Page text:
By Saw Tun Linn
Mon, Myanmar, September 12, 2016
The Mon Youth Progressive Organisation (MYPO) has released a report analysing the potential damage to six townships in Mon and Karen States when planned dams are built on the Salween River.
The report, entitled ‘In the Balance’ was launched at a press conference held at the Orchid Hotel in Rangoon on 7 September.
Mi Ah Chai, the report’s lead researcher said that dams in the Upper Salween River could affect the ecosystems further down the river and affect the agriculture and fishing industries in the delta impacting on the livelihoods of over 500,000 people living there.
The report details how the dams could negatively affect the townships of Hpa-an, Mawlamyine, Chaungzon, Paung, Mudon, and Kyaikmaraw.
Mi Ah Chai said: “The livelihood of the people in the delta area and the ecosystem of the river can be damaged by this project. So, we demand that the government halt all the dam projects; respect the objections of the ethnic people living along this river and the social organisations calling for the conservation of the Salween River; and prevent this project from affecting the peace process.”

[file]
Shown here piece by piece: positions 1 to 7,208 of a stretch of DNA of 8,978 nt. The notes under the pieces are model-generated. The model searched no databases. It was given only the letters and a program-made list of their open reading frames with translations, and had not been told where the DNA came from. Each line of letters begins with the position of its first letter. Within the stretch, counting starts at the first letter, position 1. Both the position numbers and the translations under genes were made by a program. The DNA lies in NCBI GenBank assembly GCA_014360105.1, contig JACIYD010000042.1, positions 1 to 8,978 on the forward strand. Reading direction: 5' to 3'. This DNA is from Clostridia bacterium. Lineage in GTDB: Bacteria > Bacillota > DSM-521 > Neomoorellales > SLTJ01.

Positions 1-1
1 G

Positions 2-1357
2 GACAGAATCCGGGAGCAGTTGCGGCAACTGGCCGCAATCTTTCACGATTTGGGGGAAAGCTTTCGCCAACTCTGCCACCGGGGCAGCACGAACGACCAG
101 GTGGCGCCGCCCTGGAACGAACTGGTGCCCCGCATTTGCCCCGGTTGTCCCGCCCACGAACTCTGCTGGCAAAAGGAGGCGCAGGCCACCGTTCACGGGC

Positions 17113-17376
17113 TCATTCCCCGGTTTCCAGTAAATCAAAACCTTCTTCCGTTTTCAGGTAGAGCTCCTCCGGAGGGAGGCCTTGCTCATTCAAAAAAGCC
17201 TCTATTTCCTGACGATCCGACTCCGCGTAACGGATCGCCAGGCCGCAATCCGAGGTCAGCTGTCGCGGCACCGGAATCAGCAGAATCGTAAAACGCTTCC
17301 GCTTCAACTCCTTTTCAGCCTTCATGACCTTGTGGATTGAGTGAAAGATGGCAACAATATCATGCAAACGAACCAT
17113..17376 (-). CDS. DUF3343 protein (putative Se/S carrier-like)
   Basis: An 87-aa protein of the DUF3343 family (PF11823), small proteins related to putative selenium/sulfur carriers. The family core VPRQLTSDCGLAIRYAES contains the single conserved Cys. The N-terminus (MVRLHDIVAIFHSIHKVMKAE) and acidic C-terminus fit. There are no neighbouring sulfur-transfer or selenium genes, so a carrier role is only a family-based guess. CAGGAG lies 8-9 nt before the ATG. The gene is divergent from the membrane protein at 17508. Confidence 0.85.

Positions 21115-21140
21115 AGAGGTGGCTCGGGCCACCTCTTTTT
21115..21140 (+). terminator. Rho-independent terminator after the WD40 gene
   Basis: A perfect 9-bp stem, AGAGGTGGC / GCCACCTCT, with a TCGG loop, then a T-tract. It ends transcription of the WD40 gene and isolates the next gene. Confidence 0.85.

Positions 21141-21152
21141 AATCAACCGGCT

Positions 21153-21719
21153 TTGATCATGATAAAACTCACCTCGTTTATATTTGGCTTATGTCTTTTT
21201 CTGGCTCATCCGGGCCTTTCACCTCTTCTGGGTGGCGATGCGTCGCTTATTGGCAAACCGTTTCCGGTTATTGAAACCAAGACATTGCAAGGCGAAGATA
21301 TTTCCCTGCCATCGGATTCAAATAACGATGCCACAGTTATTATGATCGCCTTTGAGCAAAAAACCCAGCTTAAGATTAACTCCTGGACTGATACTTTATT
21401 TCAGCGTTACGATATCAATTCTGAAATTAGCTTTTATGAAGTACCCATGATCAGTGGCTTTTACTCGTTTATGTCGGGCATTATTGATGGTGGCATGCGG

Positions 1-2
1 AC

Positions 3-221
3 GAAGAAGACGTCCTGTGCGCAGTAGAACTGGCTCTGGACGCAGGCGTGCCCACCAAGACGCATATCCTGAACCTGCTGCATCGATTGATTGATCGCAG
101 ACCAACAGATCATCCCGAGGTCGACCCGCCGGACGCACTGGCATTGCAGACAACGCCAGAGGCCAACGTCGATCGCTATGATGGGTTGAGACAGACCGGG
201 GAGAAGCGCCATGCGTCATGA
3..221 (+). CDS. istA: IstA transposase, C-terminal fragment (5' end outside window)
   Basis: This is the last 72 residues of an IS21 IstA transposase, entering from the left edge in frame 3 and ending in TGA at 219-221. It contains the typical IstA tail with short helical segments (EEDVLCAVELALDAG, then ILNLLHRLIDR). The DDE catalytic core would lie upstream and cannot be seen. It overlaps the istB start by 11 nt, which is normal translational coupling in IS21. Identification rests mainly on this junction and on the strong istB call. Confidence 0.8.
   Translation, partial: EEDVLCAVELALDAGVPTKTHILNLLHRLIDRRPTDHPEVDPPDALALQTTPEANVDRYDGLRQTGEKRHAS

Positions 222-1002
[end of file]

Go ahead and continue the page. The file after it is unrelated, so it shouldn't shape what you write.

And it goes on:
The 87-page report details the background of the Salween River, the construction of the dams on the river, the ecosystem of the Salween River delta, the dams’ impact on the communities who depend on the delta eco system and public awareness of the dam projects.
People with a variety of livelihoods were interviewed for the report, which was written over two years.
U Htain Lwin, the permanent secretary at the Ministry of Electric power, announced on 12 August that the Salween River dam projects would be implemented.
Sai Khay Saing from Burma Rivers Network said that before they came to power the National League for Democracy (NLD) voiced objections to dam projects, but those objections stopped once they became the party of government.
Mi Ah Chai said that the MYPO plans to hold a joint press conference with residents from the Salween River delta area and to submit an open letter to the president calling on him to suspend the Salween River dam projects.
Youths and students who were passionate about democracy and nationalism established the MYPO on 18 November 2001 with the aims of promoting and preserving Mon literature and culture and uniting Mon youth.
Reporting by Saw Tun Linn for KIC News
Translated by Thida Linn
Edited in English by Mark Inkey for BNI
Photo credit: Nonviolent Ecology